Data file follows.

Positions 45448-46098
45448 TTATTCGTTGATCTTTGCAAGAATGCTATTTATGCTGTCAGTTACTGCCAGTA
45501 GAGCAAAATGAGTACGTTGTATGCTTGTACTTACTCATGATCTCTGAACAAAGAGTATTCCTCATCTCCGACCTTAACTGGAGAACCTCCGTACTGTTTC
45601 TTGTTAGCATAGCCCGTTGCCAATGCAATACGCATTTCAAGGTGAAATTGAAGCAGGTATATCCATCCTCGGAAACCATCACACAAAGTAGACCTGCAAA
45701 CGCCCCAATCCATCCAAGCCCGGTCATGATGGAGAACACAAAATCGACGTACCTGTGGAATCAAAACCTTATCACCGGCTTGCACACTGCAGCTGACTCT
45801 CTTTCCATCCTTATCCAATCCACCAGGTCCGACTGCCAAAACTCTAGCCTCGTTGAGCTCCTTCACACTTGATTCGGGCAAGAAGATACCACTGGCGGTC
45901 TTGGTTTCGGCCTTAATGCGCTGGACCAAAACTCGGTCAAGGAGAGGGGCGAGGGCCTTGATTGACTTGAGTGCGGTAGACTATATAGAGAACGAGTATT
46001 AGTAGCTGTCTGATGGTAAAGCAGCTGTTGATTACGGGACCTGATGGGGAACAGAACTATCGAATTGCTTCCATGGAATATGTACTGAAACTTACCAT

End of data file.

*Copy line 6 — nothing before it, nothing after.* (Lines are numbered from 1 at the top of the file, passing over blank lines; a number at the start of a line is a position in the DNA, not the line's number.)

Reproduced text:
45801 CTTTCCATCCTTATCCAATCCACCAGGTCCGACTGCCAAAACTCTAGCCTCGTTGAGCTCCTTCACACTTGATTCGGGCAAGAAGATACCACTGGCGGTC